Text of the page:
The resignation of state Sen. Paul Stanley amid scandal last week has left the Republican brand damaged and the GOP sans a member in the state Senate. As the majority in the Senate attempts to replace their fallen colleague and repair their brand, the Caucus will have to deal with another seismic shift in the political landscape: the rise of the radical Right.
Tennesseans face the possibility of seeing, not just one, but three of the most conservative and controversial members of the state House GOP caucus running for seats in the upper chamber this year and next.
Just minutes after the resignation of Paul Stanley, Rep. Brian Kelsey made known  his intention to succeed him. He will face likely opposition  in a special election in the fall from Rep. Steve McManus, David Pickler and a host of others. Kelsey is among (if not the) most right-wing legislators in either house.
Known most prominently as the legislator who placed bacon in an envelope in order to protest pork-barrel spending, Kelsey is no ordinary bombthrower. He has a PAC, RED STATE PAC, which he has used since joining the legislature to support conservative candidates — a must for ambitious pols.
He is an ideologue but he doesn't let it get in the way of his climbing the ladder as was revealed when, shortly after the election of Kent Williams as speaker, Kelsey was caught offering to drop his opposition to Williams in exchange for a committee chairmanship.
Rep. McManus' district overlaps the 31st Senate district far more than Kelsey's House district but Kelsey is young, he is hungry and he has activist support. He can win this.
The second member in our radical right trio is Rep. Stacey Campfield . While no formal announcement has been made as of this writing, it is known that Campfield has been knocking on doors outside his House district in the state Senate district of Tim Burchett. Burchett is not seeking re-election in order to run for Knox County Mayor.
While Campfield does not have nearly the ability to raise big money, he is a tireless campaigner who refuses to be outworked. Constantly underestimated, Campfield will face stiff primary and general election competition as he does every election year. He will not be favored in the primary but, considering his past and the Republican nature of his district, it is not inconceivable that come January 2010 we will have a Sen. Campfield.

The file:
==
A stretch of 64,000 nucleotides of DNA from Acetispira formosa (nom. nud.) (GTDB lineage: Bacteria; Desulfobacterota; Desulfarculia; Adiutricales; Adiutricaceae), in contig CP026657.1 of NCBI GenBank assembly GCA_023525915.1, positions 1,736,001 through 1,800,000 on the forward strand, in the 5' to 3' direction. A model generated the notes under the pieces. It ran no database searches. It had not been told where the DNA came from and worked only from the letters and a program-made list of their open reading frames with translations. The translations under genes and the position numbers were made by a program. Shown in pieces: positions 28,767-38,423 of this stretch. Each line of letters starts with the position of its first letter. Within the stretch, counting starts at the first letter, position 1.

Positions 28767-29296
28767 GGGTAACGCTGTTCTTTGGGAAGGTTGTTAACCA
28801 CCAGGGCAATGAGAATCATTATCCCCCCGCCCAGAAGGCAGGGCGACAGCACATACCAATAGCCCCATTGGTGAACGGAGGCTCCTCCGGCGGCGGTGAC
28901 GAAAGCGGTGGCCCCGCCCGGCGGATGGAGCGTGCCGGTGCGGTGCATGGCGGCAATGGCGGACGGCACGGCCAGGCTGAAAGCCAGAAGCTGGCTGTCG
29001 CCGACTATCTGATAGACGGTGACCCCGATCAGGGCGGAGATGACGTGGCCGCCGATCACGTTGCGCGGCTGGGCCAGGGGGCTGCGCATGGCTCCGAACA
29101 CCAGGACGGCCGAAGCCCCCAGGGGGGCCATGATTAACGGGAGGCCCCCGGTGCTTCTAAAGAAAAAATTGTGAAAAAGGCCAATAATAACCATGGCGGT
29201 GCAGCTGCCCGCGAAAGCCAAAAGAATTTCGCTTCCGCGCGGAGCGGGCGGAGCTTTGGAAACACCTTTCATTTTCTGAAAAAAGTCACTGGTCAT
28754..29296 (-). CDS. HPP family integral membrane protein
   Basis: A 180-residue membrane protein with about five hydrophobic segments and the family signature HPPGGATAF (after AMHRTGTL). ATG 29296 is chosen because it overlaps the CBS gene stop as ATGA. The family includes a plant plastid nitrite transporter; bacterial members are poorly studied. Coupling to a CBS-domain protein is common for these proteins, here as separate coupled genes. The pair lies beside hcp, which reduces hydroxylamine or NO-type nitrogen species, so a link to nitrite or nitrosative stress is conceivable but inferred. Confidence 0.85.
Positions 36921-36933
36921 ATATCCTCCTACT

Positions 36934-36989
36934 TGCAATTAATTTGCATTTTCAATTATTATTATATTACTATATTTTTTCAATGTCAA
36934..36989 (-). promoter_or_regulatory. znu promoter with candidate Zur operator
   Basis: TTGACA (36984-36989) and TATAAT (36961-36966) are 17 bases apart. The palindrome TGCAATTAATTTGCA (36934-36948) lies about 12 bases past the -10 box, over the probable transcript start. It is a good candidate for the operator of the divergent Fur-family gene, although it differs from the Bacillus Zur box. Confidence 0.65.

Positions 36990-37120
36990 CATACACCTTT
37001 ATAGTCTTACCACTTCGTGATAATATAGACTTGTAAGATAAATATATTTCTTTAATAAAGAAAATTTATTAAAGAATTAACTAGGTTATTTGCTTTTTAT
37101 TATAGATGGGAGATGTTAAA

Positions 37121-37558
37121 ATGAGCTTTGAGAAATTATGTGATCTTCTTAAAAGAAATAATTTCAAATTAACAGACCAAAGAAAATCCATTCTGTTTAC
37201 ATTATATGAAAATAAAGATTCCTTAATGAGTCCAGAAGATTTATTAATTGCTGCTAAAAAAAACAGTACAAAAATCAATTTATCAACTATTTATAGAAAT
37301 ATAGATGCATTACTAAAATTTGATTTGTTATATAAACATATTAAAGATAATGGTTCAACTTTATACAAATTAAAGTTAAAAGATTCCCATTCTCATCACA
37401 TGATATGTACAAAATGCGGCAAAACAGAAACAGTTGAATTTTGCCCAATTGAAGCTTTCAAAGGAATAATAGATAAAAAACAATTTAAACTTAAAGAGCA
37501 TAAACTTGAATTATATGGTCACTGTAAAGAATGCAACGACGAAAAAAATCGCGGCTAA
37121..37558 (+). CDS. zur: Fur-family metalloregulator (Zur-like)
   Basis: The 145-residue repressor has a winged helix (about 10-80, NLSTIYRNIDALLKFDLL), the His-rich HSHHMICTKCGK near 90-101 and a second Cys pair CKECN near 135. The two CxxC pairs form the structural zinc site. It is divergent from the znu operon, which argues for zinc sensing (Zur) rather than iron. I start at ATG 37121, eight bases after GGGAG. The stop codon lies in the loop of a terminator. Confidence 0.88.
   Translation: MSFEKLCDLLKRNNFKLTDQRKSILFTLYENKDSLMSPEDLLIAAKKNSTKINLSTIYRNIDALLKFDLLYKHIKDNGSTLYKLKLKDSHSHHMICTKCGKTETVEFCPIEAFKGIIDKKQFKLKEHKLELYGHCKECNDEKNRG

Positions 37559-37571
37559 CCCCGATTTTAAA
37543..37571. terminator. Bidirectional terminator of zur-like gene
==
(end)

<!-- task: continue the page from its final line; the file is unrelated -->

The last, and most moderate of three, is Rep. Susan Lynn . While not a bombthrower or a stunt legislator, she is an ideologue and has carried many bread and butter legislative packages for the Right, most notably a state sovereignty resolution popular with the Tea Party crowd. While Lynn is looking to succeed one of the most conservative state senators in Mae Beavers, the district is not a rock solid Republican stronghold.
Lynn's House district covers only a small affluent apart of Beavers' Senate district. Lynn will have to introduce herself to many parts of the district and, if she wins the primary, she may face a Democratic candidate with significant party backing.
The elevation of these three to the state Senate would not just mark an ideological shift, but a shift in style.
The three senators currently holding those seats have been strong conservatives, no doubt. But these three House members are a different breed. Their election would not just keep the 'Mae Beavers' factor in the Senate, it would increase it by two. These members are not just extremely ideological, in some cases they are downright confrontational.
Former Lt. Gov. John Wilder is famous for saying that "the Senate" is "the Senate." Indeed it is. The nature of the Senate usually encourages moderation, pragmatism and deliberation, not discord.
The House is different. There are 99 House members. Bombthrowing House members are a dime a dozen. While never quite this simple, if one can get a little money together, work hard, knock on a lot of doors, an ideologue can win a House district. Senate seats are tougher to come by and thus the members are usually more mellow in their conservatism. A Senate comprised of Campfield, Kelsey and Lynn would definitely not be John Wilder's Senate.
A victory for this troika would without a doubt be a triumph for a certain kind of conservative Republicanism. Whether that is good for the state or the GOP or not is an open question.
The irony here is that this newly radicalized state Senate in 2010 could be serving a governor who is their mirror opposite — but inside their own party.
If Bill Haslam wins the governor's race, Republicans may very well hold both houses of the legislature as well as the Executive residence. However, instead of a uniformly friendly legislature, the moderate Haslam would be confronted by the newly radicalized Senate of Lynn, Kelsey and Campfield headed by a lieutenant governor who Haslam had just defeated in the primary for governor, Ron Ramsey.
One party rule — in name only.